Their power differential is explored at each successive turn. They become stranded, alone, as the tide rises; all planned carefully by André so that he can come at high tide. “Come to me,” André instructs from the shore, with the added qualification, “On all fours.” Again, Julie obeys. “You’re going to play another game with me.” Despite her claims to innocence, Julie’s curiosity is piqued. “I don’t mind.”
He then informs her that he has lusted after her lips for a great long while, but not to kiss her lips – to use them for his own pleasure. This is not for fun—it’s merely educational. He must teach her about the tides.
I admit, this struck a particularly personal nerve, but such is art.
Set in 1890, Therese Philosophe is the second vignette and continues the theme of dominance, submission, and sex. In the opening sequence a young woman, alone in a chapel, converses with her Creator. She is immediately interested in the Holy Spirit, but the Master of Souls admonishes her. It’s not necessary to be wise, only to love Him very much. To love Him, He bids she expose all her weaknesses; confess to her shameful nature. He, Master of Souls and of all material bodies, is attended to carefully as she caresses the various phallic objects in the chamber.
Outside the church she is accosted by an older woman, who repeatedly calls her a liar. She locks the girl in a room, tossing some zucchini in a silver bowl. The girl pleads for her to give her The Stations of the Cross. Her Master of Souls must remain, to remind her of the refrain, “my heart, my hands are full of treasures…how sensual you are, how proud, susceptible, selfish, cowardly, lazy…” The room is full of pornographic treasures. Surrounded by the eyes of depicted masculine aristocrats, the pious girl satiates herself on the fruit, destroying them one after the other, until she smears the matter on the face of a tapestried aristocratic face.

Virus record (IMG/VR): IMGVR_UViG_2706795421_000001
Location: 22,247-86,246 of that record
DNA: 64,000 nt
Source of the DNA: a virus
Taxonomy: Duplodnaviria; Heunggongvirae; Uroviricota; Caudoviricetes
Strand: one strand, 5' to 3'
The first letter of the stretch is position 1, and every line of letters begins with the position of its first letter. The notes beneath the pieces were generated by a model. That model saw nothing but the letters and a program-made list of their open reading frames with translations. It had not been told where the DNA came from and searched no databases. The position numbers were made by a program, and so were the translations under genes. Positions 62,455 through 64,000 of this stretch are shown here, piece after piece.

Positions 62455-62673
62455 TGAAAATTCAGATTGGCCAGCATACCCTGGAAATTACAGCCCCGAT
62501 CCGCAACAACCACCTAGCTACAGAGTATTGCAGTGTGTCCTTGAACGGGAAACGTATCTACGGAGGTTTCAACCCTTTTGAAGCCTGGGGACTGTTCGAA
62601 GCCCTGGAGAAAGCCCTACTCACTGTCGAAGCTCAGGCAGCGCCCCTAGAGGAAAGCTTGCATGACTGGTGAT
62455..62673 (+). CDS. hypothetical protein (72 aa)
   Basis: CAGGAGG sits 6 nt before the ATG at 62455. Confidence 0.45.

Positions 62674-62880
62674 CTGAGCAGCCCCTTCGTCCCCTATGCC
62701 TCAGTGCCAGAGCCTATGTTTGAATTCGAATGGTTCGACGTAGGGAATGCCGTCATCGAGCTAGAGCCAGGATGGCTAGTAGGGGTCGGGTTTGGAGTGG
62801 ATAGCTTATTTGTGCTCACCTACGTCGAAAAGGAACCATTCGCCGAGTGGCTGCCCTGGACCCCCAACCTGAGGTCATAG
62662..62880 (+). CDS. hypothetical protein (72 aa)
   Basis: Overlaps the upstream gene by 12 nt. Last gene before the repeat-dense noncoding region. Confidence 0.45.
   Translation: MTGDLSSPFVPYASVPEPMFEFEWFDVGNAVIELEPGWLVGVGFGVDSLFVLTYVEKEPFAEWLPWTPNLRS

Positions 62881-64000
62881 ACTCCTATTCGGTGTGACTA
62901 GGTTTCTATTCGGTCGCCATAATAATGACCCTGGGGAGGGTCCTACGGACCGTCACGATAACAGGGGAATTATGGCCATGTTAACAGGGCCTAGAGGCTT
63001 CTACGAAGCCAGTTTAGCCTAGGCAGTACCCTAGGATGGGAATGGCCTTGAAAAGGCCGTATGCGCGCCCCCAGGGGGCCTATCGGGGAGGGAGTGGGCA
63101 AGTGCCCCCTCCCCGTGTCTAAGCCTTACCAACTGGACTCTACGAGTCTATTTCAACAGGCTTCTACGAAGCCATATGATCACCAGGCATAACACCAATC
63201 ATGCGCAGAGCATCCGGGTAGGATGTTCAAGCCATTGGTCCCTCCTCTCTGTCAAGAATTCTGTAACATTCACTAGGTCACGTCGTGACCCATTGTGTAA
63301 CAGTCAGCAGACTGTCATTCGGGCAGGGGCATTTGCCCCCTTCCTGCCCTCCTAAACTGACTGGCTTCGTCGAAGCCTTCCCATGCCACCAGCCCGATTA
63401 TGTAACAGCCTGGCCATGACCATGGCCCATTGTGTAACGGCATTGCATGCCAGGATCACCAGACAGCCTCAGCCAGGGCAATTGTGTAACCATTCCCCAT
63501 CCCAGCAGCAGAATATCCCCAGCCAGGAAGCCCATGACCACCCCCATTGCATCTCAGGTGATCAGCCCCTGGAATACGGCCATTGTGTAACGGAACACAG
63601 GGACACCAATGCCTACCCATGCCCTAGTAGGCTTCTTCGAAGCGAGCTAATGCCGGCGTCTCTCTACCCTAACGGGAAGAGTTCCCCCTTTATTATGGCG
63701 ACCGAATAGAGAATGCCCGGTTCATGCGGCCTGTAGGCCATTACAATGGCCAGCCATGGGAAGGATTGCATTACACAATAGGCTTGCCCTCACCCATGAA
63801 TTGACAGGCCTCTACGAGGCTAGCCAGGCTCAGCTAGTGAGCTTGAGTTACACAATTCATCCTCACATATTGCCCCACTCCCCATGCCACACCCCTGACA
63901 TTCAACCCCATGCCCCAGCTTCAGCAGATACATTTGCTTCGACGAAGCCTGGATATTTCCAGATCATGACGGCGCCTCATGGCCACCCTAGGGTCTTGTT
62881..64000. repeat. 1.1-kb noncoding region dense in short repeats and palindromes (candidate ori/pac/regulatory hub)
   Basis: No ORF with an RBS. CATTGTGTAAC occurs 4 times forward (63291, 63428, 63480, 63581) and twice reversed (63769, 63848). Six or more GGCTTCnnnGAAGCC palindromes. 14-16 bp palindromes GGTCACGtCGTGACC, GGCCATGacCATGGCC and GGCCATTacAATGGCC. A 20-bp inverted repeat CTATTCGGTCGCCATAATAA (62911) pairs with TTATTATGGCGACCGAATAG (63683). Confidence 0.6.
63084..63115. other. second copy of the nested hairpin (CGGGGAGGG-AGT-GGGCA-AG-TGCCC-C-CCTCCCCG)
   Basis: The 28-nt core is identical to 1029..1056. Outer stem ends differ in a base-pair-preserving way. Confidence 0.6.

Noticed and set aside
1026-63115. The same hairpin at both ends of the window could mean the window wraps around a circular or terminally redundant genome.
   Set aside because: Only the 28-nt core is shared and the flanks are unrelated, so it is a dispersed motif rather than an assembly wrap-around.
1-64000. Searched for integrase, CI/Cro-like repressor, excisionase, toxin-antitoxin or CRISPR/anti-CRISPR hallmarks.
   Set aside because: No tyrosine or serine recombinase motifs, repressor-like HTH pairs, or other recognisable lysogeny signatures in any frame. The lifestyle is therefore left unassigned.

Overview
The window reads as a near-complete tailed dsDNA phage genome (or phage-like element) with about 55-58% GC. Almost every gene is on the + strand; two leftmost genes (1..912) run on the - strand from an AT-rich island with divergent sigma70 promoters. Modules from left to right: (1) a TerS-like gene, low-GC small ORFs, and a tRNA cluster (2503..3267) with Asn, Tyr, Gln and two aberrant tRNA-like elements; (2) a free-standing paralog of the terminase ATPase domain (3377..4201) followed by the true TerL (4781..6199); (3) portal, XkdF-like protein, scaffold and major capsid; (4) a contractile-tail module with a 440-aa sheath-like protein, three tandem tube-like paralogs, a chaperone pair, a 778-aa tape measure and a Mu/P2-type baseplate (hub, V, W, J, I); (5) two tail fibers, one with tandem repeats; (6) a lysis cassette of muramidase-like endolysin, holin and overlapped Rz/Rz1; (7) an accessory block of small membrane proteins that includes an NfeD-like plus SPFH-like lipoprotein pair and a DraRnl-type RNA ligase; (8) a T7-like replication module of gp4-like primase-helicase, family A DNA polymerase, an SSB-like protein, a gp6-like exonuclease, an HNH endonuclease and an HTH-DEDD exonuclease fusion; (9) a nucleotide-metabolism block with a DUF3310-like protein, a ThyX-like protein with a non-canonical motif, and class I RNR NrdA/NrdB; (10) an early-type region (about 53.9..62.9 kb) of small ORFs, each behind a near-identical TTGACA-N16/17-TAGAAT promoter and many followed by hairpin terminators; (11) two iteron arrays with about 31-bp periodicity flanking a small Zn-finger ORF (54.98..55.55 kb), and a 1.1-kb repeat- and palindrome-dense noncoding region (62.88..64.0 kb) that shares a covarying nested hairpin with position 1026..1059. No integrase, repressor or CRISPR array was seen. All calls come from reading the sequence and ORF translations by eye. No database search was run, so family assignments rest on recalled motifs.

In The Beast, included in the L’Age d’Or–winning cut of Immoral Tales, a lamb escapes and is pursued by the lady of the house into the forest, where the Beast of Gevaudan awaits her. Here, Borowczyk confronts the taboo of bestiality. This is no Beauty and the Beast that Disney would condone. Finding the slaughtered lamb, whose heart is squelched in the fist of the beast, the woman attempts to escape but is unsuccessful. The Beast has accosted her, beginning in rape, ending in a worshipful attendance by the Lady.
What is it about The Beast that, in the end, makes it so appealing? Perhaps that primal urge, the inability to control itself. The remoteness of the locale, divestments of civilized society, and nature’s own perversions each play their part as the woman tosses her corset into the river. The final vignettes, Erzsébet Báthory and Lucrezia Borgia, continue the progress backward through time and deep into the sexual psyche. The final frames are a reminder of the cyclical nature of these conflicts and the energies that produce them.
Finally validated in my nascent proclivities, I could somehow relax and lean into the maturity of a sexual self that delighted in this shared experience across space and time. In the frame, I saw an artist with the courage not to banish eroticism to the unspoken realms of darkness, secrecy, or doubt. Taboos broken wide open, exposed to the light, I saw my own psyche through time exhibited as a shared commonality of the human mind. Boro was just doing his job, sharing what he had the capacity to share as an implicit factor of human sexuality, our collective fantasies, fears, fraternal abuses. This is territory occupied by Borowczyk, bringing experimental technique and eroticism to a wider audience , is completely off-limits to comic universes.
While it may not be everyone’s cup of tea, in the same way, hyper-stylized superhero films will only rarely be mine, there’s enough need for this type of film for those of us with this peculiar lack of innocence. Heaven knows they’re hard enough to find. In my mind, it’s thrilling to see a filmmaker asking, rather than answering, all the same questions I myself have asked.
Fortunately, there’s room for all of us—unless you plan to be at the theater when one of these comic book beasts arrives to occupy all of the theaters. What is it about this Beast that makes it so appealing? Perhaps that primal urge for everyone to be tightly, carefully, controlled.
Hopefully, I have sufficiently piqued your interest. You can find Borowczyk’s Immoral Tales streaming currently on Netflix, or on Blu-ray courtesy of Arrow Video with lots of additional goodies to Marvel at.
1. Immoral Tales, directed by Walerian Borowczyk (1973; France: Arrow Video, 2015), Blu-ray.
2. Bird, Daniel. Obscure Pleasures: A Portrait of Walerian Borowczyk. Disc 1. Immoral Tales, special ed. Blu-ray. Directed by Walerian Borowczyk. Arrow Video, 2015.
3. Love Reveals Itself: The Making of Immoral Tales. Disc 1. Immoral Tales, special ed. Blu-ray. Directed by Walerian Borowczyk. Arrow Video, 2015.